While you are there, you are on a fact finding mission. When standing by the kettle for the tenth time that day making tea, engage those who wander into the kitchen in conversation. It may push you out of your comfort zone a little, but the film industry is a very sociable industry, which means you should be chatty - witty if you can - and most importantly comfortable. So, ask questions about people’s jobs, what they are working on, do they have any advice for you, can you have their phone number and if you have been working with them - a reference. Don’t forget to take a little something in on the last day as a thank you, a box of chocolates or biscuits is always appreciated.
The second stage of your plan will mean acting on the information you have gathered to look for entry level roles, with an amount of relevant experience behind you, stage 2 is where you’re going to conduct some detailed investigations. Google will be your friend, as will MFJF with our resources and opportunities, but those numbers and email addresses you collected while you were on a work experience placement or internship are going to prove invaluable. Give them a call, ask if they know of anywhere currently looking for junior staff. Let them know you’re available and keep on digging for junior level opportunities via MFJF or any other provider of job opportunities.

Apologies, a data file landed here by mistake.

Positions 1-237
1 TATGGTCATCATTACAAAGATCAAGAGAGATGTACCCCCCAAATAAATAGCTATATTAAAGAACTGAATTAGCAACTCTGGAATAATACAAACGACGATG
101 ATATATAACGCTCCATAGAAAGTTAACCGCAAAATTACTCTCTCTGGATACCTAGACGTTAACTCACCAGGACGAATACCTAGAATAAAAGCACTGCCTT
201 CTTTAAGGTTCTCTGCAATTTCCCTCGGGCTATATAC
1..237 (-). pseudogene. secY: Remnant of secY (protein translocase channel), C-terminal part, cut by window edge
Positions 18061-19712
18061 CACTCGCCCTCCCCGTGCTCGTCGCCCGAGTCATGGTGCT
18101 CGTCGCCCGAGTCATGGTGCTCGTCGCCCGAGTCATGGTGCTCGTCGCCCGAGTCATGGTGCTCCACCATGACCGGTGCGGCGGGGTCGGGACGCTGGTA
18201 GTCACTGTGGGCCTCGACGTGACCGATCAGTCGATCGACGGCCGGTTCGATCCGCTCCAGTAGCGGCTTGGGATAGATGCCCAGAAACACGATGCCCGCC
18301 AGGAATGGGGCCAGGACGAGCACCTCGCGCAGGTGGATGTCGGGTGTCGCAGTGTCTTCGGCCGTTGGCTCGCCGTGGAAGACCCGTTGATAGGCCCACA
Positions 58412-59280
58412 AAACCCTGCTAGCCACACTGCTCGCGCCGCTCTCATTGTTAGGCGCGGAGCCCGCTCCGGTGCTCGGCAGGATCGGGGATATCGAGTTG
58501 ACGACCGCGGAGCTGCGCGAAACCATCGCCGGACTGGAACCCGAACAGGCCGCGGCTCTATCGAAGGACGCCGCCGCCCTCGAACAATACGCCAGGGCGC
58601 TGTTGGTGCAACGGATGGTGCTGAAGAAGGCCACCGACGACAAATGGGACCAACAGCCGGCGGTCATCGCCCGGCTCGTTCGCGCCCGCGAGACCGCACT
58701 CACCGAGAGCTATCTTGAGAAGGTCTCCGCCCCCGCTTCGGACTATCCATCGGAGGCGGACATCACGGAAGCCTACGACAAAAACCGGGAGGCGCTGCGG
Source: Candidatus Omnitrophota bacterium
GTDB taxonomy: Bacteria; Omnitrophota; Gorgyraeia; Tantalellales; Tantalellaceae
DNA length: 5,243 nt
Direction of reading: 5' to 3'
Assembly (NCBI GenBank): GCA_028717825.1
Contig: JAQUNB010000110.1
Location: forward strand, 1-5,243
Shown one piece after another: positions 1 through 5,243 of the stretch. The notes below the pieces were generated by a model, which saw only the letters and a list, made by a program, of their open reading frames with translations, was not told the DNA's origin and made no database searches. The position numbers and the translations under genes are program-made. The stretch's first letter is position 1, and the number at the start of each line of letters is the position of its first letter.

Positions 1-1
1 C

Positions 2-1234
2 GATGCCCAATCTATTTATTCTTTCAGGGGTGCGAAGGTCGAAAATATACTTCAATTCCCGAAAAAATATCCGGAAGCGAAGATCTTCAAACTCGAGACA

Researching your work options form the basis of how you present your CV and covering letter. Information gathering is essential, as is knowing how the film value chain and the industry work. If you want to find a job in the business sector of the industry you need to be able to see the interconnectivity and be available for any opportunity. For example, one day you find a trainee scheme at a reputable film sales company. So, what’s the first thing that you should do? That’s right, research what film sales companies do, who they interact with, what skills are they going to be looking for in their trainees. If the advert mentions the company by name, work through their website and make yourself familiar with every facet of their business. Detail this all in your covering letter, and don’t forget to add some personality in there - it’s what the covering letter is for.